Islam in Hungary
|Islam by country|
The first Islamic author to speak of this Muslim community was Yaqut al-Hamawi (575-626 AH/1179-1229 CE), he writes about a famous Hungarian student who studied in Aleppo, according to the student there were 30 Muslim villages in Hungary. Yaqut writes in his famous geographical dictionary, "Mu'ajam al-Buldan", about his meeting with a Hungarian Muslim youth in Syria who was studying Islam there and brought some details of the history and life of their people in Hungary. The Spaniard Muslim traveler Abu Hamid al Garnati wrote of two types of Muslims in Hungary, the first being the Böszörmény of the Carpathian Basin and Volga Bulgars (Khwarezmians).
In the 11th century, St. Ladislaus and later Coloman passed laws against the non-Christians (Synod of Szabolcs). These laws subdued Islam by coercing Muslims to eat pork, go to Church and intermarry and to forbid them from celebrating Friday. Some of Coloman's laws include:
§ 46 If someone catches Ismaelites in fasting or eating or on keeping away from pork or in ritual washing or in other false practices these Ismaelites have to be sent to the king and whoever sued them shall receive a share from their properties.
§ 47 We command all Ismaelite villages to build a church and finance it. After the church is built the half village should move and settle elsewhere in order to become similar to us in living together and also in Christ and in Church (i.e. become similar in faith).
§ 48 Ismaelites should not marry their daughters to their nation but only to our nation
§ 49 If an Ismaelite has guest, or he invites someone to his house to eat, he and his guests should all eat only pork.
László (Saint Ladislaus) passed the following law
§ 9 on the merchants called Ismaelites, if becomes evident from them then after their baptism they return their old laws based on circumcision they should leave their homes but if they prove innocent they should stay
These laws imposed by the Catholic Church discriminated severely against the small minority and eventually led to the disappearance of the community and its professions altogether.
Turkish rule of central Hungary
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In the 16th century, during the Ottoman rule, numerous Muslim personalities were born in Hungary. Among them, the most important were the Ottoman Grand Vizier, Kanijeli Siyavuş Pasha (from Nagykanizsa) who held the function three times between 1582 and 1593, and the famous Mevlevian dervish Pecsevi Árifi Ahmed Dede, a Turk native of Pécs. Most Islamic studies in Hungary were taught at the Hanafi madhhab or school of Sunni Islam.
In the 19th century, after the collapse of the revolution of 1848-9, more than 6,000 emigrated Poles and Hungarians followed General Josef Bem into Turkish exile. Among them were such Hungarian officers such as Richard Guyon (Kurshid Pasha), György Kmety (Ismail Pasha) and Maximilian Stein (Ferhad Pasha). These personalities were afterwards raised to the post of General.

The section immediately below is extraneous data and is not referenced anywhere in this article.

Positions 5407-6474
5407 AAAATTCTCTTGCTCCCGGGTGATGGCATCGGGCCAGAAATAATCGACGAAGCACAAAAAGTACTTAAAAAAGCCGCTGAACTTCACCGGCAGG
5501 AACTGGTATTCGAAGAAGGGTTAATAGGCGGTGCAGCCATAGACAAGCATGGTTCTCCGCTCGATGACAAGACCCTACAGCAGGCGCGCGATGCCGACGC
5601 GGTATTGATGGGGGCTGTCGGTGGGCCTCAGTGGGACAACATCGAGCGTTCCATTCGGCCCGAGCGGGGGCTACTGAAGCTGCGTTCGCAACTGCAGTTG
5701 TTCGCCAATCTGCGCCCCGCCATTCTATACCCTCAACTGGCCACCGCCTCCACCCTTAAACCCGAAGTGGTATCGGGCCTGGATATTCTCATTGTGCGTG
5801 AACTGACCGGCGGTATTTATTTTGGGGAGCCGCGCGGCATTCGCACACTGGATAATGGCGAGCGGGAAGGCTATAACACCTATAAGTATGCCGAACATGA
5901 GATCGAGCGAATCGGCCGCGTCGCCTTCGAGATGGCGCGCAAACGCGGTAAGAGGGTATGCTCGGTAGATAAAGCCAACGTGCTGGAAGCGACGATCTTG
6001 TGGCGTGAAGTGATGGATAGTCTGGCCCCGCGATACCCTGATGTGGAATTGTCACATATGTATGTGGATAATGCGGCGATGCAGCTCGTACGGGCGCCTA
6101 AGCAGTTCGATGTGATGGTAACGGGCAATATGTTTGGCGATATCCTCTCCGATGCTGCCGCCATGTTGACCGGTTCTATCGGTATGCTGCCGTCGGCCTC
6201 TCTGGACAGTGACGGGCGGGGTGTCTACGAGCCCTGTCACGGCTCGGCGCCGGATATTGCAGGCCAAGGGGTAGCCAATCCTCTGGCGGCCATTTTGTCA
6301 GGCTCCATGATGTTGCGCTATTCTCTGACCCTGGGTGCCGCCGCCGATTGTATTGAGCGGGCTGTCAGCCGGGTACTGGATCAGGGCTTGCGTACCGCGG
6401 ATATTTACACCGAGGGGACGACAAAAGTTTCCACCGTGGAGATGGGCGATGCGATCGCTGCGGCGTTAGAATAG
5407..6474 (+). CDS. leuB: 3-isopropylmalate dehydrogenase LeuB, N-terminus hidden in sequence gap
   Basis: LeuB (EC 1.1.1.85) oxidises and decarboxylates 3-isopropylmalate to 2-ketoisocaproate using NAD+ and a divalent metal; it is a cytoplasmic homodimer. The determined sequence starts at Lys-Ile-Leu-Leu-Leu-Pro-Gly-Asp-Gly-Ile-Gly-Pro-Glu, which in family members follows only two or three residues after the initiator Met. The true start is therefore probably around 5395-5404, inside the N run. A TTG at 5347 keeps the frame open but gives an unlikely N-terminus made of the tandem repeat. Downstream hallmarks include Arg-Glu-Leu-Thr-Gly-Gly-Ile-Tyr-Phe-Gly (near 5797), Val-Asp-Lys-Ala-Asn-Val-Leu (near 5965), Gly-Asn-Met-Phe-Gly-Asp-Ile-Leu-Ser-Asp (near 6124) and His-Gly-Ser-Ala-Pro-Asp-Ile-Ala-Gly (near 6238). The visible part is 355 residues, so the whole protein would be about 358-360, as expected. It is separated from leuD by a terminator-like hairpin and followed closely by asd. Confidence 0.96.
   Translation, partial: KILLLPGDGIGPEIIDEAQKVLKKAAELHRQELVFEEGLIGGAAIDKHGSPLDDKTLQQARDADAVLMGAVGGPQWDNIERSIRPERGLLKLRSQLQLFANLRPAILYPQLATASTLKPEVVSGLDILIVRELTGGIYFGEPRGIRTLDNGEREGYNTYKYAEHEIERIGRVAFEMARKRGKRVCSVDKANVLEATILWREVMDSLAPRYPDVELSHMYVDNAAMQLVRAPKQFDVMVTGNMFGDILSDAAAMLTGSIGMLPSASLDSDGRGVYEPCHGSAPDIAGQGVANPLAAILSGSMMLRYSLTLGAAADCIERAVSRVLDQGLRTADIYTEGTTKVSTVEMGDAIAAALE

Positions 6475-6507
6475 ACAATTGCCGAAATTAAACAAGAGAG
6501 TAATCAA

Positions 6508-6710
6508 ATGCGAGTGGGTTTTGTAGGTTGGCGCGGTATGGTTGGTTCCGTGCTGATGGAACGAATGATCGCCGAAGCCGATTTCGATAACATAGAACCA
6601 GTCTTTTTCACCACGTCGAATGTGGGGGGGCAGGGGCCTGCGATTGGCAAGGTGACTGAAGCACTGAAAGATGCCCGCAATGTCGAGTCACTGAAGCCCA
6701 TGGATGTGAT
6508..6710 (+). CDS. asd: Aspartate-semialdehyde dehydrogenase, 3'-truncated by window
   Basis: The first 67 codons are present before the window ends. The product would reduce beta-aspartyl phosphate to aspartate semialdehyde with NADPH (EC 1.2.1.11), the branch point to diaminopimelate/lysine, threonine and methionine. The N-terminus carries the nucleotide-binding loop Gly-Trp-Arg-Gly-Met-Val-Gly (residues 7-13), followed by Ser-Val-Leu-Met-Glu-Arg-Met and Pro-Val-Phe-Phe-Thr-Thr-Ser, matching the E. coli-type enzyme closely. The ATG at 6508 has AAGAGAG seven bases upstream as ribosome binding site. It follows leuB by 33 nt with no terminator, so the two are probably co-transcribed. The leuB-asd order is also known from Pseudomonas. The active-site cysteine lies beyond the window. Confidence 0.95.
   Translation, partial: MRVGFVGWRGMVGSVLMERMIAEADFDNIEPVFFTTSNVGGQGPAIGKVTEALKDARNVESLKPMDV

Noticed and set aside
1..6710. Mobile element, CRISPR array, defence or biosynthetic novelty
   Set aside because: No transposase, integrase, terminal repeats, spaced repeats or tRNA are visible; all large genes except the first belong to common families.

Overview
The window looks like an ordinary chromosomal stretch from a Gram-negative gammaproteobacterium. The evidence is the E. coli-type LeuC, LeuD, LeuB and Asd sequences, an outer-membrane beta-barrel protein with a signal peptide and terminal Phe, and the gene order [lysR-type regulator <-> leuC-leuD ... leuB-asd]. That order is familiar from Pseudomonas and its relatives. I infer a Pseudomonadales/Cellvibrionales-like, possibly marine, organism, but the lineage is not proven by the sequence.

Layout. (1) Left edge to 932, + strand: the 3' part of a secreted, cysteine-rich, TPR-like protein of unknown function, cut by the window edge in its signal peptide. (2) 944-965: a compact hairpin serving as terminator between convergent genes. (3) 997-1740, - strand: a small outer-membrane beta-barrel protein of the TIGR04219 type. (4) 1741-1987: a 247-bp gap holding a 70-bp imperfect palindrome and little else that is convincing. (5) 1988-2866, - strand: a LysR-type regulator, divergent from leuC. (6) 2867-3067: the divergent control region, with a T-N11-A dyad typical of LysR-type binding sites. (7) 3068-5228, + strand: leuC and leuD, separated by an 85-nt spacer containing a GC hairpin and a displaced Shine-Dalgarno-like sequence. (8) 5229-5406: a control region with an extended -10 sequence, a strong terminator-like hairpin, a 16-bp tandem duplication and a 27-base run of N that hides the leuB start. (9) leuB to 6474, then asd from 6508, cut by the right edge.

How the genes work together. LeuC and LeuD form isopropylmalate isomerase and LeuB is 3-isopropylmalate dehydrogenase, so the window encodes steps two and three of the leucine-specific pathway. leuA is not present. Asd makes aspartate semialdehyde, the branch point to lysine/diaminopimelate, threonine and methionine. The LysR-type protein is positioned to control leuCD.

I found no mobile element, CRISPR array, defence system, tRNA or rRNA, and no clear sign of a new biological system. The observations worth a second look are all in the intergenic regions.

- Guyon is described in the Oxford Dictionary of National Biography as "the first Christian to obtain the rank of pasha and a Turkish military command without being obliged to change his religion", a sign of modernizing meritocracy under the 19th-century Ottomans.
Hungary's new "Law on the Right to Freedom of Conscience and Religion, and on Churches, Religions and Religious Communities" was enacted 12 July 2011 and it recognizes only 14 religious groups. Islam is not included in this list and Muslims have to apply to get official recognition under the new law. Under the law, only 14 of 358 registered churches and religious associations will be granted legal recognition, while others will have to reapply for legal registration after two-thirds approval in parliament.
According to the 2011 Hungarian census, there were 5,579 Muslims in Hungary, made up 0.056% of the total population. Of these, 4,097 (73.4%) declared themselves as Hungarian, while 2,369 (42.5%) as Arab by ethnicity. In Hungary people can declare more than one ethnicity (sum is greater than the whole), so some people declared Hungarian and Arab together.
According to the Magyarországi Muszlimok Egyháza ("Hungarian Muslim's Church") there are c. 32,000 Muslims (0.3%) in Hungary.
- Pew Forum, 2011-01 report
- Hajduboszormeny | HajduPorta
- (cf. "The Islamic Review", London, February 1950, 38th vol., No.2).
- (comp. 625/1228, vide also Wustenfeld's edition, Leipzig, 1866, 1st vol., p. 469)
- Coloman's Laws very free translation from Hungarian (original Latin).
- "Szent László törvényei". Retrieved 13 May 2015.
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- Hungarian census 2011 - final data and methodology
- Administrator. "Túlmutatni önmagunkon". Retrieved 13 May 2015.